HomeLatest NewsAs war again shakes Europe, leaders mark 80 years since D-Day

As war again shakes Europe, leaders mark 80 years since D-Day

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PARIS: Western leaders will this week mark on the beaches of northern France 80 years since Allied troops surged into Nazi-occupied Europe in the World War II D-Day landings, haunted by the war again raging on the continent as Ukraine battles Russian invasion.

French President Emmanuel Macron is to host US President Joe Biden, British King Charles III, and Canadian Prime Minister Justin Trudeau on the shores of Normandy, representing the three main countries involved in the landings on June 6, 1944.

But in a strong act of symbolism, Ukrainian President Volodymyr Zelensky will also attend.

No official from Russia has been invited after Paris reversed plans to host lower-level representatives in recognition of the Soviet Union’s immense contribution to World War II.

The most honoured guests will be the surviving veterans: some 200 are expected, a number that is dwindling every year with most at least in their late 90s and some over 100.

But as leaders pay their respects to the veterans of World War II, the all-too-modern war that has raged for over two years since Russia’s invasion of Ukraine in February 2022 will be uppermost in their minds.

‘Galvanise our resolve’

Biden, Macron and Zelensky will be coming together at a critical moment in the conflict, with Kyiv warning that Russia risks gaining the upper hand without a significant increase in Western help.

Macron has already sought to break taboos by refusing to rule out sending troops to Ukraine, a position that unsettled some EU allies.

But there have been shifts in recent weeks, with the West showing readiness to allow Ukraine to use Western weapons to strike targets in Russia and France pushing for the deployment of European military instructors in Ukraine.

“Never will we forget the sacrifice of thousands of young soldiers” who crossed the Channel that day, the French president said in a statement ahead of the ceremonies, expressing the “unending gratitude” of France.

Referring to the war in Ukraine, he said the current time “is a period that challenges us to ask what price we are prepared to pay for our freedom and for defending our values.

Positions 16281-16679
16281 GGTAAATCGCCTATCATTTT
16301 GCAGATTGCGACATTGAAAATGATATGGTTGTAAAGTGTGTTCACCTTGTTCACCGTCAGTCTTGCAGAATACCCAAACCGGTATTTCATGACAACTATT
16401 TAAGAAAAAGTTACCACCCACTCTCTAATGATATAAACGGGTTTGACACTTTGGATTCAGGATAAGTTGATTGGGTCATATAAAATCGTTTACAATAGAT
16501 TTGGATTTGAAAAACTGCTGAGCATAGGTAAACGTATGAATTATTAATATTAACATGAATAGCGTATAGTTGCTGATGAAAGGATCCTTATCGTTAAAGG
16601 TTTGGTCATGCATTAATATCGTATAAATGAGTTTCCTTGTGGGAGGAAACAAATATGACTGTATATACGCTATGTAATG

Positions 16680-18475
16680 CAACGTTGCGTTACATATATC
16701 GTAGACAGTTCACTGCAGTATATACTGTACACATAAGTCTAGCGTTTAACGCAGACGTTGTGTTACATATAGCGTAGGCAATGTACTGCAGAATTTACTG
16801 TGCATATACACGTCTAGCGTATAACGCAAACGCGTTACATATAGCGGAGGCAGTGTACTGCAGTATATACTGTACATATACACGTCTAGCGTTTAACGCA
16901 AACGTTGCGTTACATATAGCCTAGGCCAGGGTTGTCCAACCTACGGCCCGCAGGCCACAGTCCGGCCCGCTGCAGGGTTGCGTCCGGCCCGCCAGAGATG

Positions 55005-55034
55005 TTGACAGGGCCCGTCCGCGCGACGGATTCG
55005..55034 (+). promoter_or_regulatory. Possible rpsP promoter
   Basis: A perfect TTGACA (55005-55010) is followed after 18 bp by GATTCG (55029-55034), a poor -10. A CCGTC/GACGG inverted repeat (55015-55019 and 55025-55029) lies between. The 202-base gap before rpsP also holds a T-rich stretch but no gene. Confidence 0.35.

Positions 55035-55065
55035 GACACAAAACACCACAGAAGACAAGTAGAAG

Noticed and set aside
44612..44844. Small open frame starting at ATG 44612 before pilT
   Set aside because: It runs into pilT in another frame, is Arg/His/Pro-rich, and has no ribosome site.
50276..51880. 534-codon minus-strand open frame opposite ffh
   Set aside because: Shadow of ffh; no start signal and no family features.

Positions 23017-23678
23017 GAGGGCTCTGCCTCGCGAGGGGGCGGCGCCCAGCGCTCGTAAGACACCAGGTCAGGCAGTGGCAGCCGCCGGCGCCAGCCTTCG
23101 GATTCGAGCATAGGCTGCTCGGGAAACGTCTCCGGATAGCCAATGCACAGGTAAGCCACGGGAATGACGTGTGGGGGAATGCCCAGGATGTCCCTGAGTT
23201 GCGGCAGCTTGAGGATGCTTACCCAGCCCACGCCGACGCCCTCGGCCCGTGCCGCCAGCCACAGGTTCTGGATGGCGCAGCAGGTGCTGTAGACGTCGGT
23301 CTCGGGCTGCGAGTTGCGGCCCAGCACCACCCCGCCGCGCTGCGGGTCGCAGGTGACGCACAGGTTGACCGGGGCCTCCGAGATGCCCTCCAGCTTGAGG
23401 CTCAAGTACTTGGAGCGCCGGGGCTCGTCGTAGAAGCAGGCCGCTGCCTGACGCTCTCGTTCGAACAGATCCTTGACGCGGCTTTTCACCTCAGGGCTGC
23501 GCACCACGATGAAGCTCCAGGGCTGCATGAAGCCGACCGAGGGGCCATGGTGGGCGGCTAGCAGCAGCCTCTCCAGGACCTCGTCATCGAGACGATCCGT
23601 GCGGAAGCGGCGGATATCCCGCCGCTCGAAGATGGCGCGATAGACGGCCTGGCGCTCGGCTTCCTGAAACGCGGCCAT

‘The Longest Day’

The landings by Allied forces, backed by airborne operations that parachuted troops directly onto occupied soil, were the biggest naval operation ever in terms of the number of ships deployed and the troops involved.

By the end of what became known as “the longest day”, 156,000 Allied troops with 20,000 vehicles had landed in Nazi-occupied northern France despite facing a hail of bullets, artillery and aircraft fire.

In an operation kept secret from the Germans, the Allies landed on five beaches spread across the Normandy coast: Omaha and Utah for the Americans, Gold and Sword for the British and Juno for the British and Canadians.

The landings marked the beginning of the end of the Nazi occupation of Europe, although months of intense and bloody fighting still lay ahead before victory over the regime of Adolf Hitler.

The 80th anniversary Thursday will see leaders attend national ceremonies at the heart-stoppingly vast war cemeteries on the Normandy coast, with an international ceremony attended by all the main guests at Omaha.

Earlier, Biden will give a speech at the Pointe du Hoc — a clifftop promontory whose German bunkers were attacked by US troops in a daring assault during the landings — on defending freedom and democracy. Macron will also give a keynote speech in Bayeux, the first French town to be liberated.

Biden will continue the trip in Paris Saturday with the first state visit of his presidency to France, giving him and Macron a critical chance to push for peace in Ukraine and also the conflict in Gaza in talks at the Elysee Palace.

In Moscow, Kremlin spokesman Dmitry Peskov batted away the lack of an invitation for Russia, saying the “most important for us will be the commemorations next year for the 80th anniversary of victory in the Great Patriotic War,” using the term most widely used in Russia for World War II. AP

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